Mystery writer # 11 : Amanda Cross

Title:In the last analysis
No. in series: 1
Year of publication: 1964
Type of mystery: murder, whodunnit
Type of investigator: amateurs
Setting & time: New York, 1960’s
Some themes: Psychoanalysis, murder, literature, university life

Story:
New York literature Professor Kate Fansler is shocked when a former student of hers is murdered on the couch of the psychoanalyst Kate recommended to her. What’s worse, the psychoanalyst, an old friend of Kate’s, is the police’s favourite suspect. Not trusting in the intelligence and experience of the police, Kate begins an investigation of her own, assisted by her nephew-in-law to-be who does the sleuthing, and a friend who is an assistant district attorney and has access to inside information about the investigation. Kate herself mostly does the thinking and the mental arithmetic involved in putting together the clues and finding a likely suspect and motive. This she does and arrives at a theory. Unfortunately she is, at first, unable to prove it, as…

Bibliophile reviews Are you there God? It’s me, Margaret

Author: Judy Blume
Year published: 1970

The Story:
12 year old Margaret Simon has conversations with God, but doesn’t belong to any religion, because her mother is Christian and her father Jewish and they want her to choose her religious orientation for herself. When she is given an assignment where she has to keep a journal about some self-chosen subject for the whole winter, she decides to investigate religion. She and her friends are getting to the age when boys are becoming exiting, and they are all looking forward to the moment they will start to menstruate. Basically, religion and budding sexuality are the main themes of the book, along with friendship and prejudice.

Technique and plot:
I decided to read this story mostly because it is among the most banned or challenged books in the USA and has been since it was first published. It seems to have been challenged mostly for it’s portrayal of budding sexuality, but probably also for the controversial religious content – Margaret beli…

Mystery author # 10: John Dickson Carr/Carter Dickson

This time I read two novels by the author, one each with his two series sleuths.

Titles:The Hollow Man (alt. title: The Three Coffins), The Red Widow Murders
No. in series: 6, 3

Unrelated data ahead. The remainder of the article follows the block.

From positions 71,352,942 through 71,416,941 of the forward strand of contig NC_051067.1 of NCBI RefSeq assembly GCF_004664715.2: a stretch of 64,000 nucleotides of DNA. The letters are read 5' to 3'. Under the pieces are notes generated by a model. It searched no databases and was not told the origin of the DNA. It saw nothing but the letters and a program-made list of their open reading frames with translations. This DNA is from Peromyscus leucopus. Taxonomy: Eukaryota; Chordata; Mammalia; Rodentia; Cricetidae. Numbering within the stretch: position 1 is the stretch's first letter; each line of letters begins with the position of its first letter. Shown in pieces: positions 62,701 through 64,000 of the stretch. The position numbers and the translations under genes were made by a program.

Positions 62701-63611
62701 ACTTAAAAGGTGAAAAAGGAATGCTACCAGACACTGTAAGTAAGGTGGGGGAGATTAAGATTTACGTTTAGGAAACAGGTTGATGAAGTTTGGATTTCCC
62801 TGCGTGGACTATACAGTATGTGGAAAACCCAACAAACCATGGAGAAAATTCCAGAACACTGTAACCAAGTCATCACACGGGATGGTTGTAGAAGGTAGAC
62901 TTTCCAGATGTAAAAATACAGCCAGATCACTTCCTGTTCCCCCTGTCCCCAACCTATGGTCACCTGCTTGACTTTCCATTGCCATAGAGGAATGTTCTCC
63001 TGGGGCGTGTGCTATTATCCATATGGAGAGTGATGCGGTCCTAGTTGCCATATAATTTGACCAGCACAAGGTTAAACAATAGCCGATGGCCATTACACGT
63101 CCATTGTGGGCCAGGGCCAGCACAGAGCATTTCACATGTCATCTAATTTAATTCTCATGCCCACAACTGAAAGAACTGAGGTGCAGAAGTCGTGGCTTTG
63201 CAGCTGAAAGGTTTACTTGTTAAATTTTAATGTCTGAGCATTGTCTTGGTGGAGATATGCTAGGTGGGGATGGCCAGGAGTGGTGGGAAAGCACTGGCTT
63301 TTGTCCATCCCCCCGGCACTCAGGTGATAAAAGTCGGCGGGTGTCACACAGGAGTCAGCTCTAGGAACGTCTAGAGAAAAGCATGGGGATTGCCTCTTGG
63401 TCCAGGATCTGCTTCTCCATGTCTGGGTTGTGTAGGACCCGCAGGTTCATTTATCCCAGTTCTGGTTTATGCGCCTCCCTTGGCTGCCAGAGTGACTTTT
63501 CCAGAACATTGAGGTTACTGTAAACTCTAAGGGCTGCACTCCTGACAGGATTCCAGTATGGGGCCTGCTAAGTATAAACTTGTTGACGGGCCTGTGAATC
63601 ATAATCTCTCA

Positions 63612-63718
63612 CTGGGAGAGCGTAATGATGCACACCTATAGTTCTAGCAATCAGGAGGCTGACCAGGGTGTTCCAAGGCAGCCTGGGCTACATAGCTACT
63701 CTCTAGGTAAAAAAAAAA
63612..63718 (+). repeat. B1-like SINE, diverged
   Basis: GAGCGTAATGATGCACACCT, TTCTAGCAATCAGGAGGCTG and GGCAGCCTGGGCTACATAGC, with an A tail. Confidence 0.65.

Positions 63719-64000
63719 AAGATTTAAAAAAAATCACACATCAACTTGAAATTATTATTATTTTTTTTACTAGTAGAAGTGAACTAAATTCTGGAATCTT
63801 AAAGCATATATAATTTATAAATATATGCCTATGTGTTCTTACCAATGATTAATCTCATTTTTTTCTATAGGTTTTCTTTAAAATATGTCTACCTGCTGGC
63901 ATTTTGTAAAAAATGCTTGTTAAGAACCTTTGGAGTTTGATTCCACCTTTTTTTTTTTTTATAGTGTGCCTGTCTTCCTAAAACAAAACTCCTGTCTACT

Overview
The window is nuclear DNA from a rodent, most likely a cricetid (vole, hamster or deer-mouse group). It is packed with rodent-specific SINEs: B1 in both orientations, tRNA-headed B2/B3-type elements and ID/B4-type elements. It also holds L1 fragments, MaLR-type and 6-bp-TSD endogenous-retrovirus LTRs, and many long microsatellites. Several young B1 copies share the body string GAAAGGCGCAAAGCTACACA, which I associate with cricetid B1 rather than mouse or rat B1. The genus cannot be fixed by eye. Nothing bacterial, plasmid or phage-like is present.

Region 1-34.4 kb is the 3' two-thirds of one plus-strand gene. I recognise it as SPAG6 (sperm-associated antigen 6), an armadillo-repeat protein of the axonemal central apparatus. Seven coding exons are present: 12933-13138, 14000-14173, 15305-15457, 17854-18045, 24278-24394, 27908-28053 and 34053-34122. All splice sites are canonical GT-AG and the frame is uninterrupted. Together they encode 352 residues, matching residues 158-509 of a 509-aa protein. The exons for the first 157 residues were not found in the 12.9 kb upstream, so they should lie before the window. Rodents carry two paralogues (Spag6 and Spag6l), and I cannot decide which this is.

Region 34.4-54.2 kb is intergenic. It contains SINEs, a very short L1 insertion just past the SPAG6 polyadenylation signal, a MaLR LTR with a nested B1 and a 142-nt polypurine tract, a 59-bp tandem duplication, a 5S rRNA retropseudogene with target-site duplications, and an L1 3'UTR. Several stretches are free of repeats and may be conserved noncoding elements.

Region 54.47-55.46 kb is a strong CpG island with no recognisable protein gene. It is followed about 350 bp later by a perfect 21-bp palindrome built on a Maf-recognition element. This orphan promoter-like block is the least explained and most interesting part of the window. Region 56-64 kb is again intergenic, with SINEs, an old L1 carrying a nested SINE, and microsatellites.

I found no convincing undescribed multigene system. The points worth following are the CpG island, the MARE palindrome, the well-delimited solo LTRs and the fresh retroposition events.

Year of publication: 1935 (both)
Type of mystery: locked-room mystery, whodunit, howdunit
Type of investigator: amateur, retired professional
Setting & time: London, 1930’s (both)
Some themes: Locked rooms, poison, the French Revolution

John Dickson Carr is one of the Golden Age mystery writers. He was an American, but lived in Britain for a long time and set many of his books there. He was a very prolific writer during the peak of his career, and wrote most of his books under two different names: his own, and the pseudonym Carter Dickson. He had two series detectives: Dr. Gideon Fell, a professor of lexicography about whom he wrote as Carr, and Sir Henry Merrivale, written under the Dickson name. In addition he wrote non-series books, many of them historical novels.

The Hollow Man is one of Carr’s most famous no…

Mystery writer # 9: Sister Carol Anne O’Marie

Title:A Novena for Murder
No. in series: 1
Year published: 1984
Availability: In print
Pages: 183.
Setting & time: San Francisco – mostly Mount St. Francis College for Women, 1980’s (but has a somewhat timeless feel)
Type of mystery: Murder
Type of investigator: Amateurs and police detectives
Some themes: Immigration, cultism, love, blackmail



Summary: 75 year old Sister Mary Helen has been dodging retirement for several years, but now the church has decided that she deserves her rest and she has been sent to Mount St. Francis College for Women to spend her retirement at what they call the Sister’s Residence, but she knows is nothing but a convent. The former teacher expects it to be boring, but a few days after her arrival, a Professor Villanueva is found murdered in his office and suspicion falls on Leonel, the assistant cook, whose fingerprints are found on the murder weapon. Sister Mary Helen is convinced of his innocence, and starts an investigation of her own. When she finds the bod…

Travel literature, part 3: Travelling while staying in one place - Expats writing about life abroad (updated 13 September 2016)

Here is a genre that has been included under the heading of “travel”, although it should properly be labelled “memoirs of places”, or, to borrow from Peter Mayle: “being there” books. These are the accounts of people, for some reason often British, who have chosen the expatriate life and moved abroad and then felt the urge to write about it. The genre has existed as long as there have been expatriates, but it was Peter Mayle who made it popular with modern readers with his bestseller A Year in Provence. Since the publication of this book more and more people have jumped on the bandwagon and written about their experiences. The result has been that the places the most popular books describe have seen an increase in tourism, and people long to buy houses there and live the dream presented in the books. Some have gone further and made that dream come true.

I like to divide these writers into two groups: the simple-lifers and the good-lifers.